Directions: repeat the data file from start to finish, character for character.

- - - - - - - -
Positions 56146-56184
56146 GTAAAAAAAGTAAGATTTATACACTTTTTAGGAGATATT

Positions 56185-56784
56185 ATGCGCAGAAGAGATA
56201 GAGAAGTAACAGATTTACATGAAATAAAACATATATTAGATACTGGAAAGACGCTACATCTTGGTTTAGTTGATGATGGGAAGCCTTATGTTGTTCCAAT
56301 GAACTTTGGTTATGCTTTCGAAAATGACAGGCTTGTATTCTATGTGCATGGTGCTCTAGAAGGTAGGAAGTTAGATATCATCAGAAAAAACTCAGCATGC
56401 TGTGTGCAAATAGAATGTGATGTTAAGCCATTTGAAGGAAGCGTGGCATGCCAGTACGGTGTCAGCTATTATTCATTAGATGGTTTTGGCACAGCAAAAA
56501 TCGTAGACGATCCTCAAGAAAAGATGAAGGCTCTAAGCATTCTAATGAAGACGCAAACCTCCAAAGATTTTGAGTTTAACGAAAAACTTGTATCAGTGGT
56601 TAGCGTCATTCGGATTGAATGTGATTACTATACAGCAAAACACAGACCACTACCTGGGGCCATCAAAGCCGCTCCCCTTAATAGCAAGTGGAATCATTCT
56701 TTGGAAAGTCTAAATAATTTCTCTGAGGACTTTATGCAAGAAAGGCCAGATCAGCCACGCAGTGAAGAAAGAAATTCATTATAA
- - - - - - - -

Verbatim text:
Positions 56146-56184
56146 GTAAAAAAAGTAAGATTTATACACTTTTTAGGAGATATT

Positions 56185-56784
56185 ATGCGCAGAAGAGATA
56201 GAGAAGTAACAGATTTACATGAAATAAAACATATATTAGATACTGGAAAGACGCTACATCTTGGTTTAGTTGATGATGGGAAGCCTTATGTTGTTCCAAT
56301 GAACTTTGGTTATGCTTTCGAAAATGACAGGCTTGTATTCTATGTGCATGGTGCTCTAGAAGGTAGGAAGTTAGATATCATCAGAAAAAACTCAGCATGC
56401 TGTGTGCAAATAGAATGTGATGTTAAGCCATTTGAAGGAAGCGTGGCATGCCAGTACGGTGTCAGCTATTATTCATTAGATGGTTTTGGCACAGCAAAAA
56501 TCGTAGACGATCCTCAAGAAAAGATGAAGGCTCTAAGCATTCTAATGAAGACGCAAACCTCCAAAGATTTTGAGTTTAACGAAAAACTTGTATCAGTGGT
56601 TAGCGTCATTCGGATTGAATGTGATTACTATACAGCAAAACACAGACCACTACCTGGGGCCATCAAAGCCGCTCCCCTTAATAGCAAGTGGAATCATTCT
56701 TTGGAAAGTCTAAATAATTTCTCTGAGGACTTTATGCAAGAAAGGCCAGATCAGCCACGCAGTGAAGAAAGAAATTCATTATAA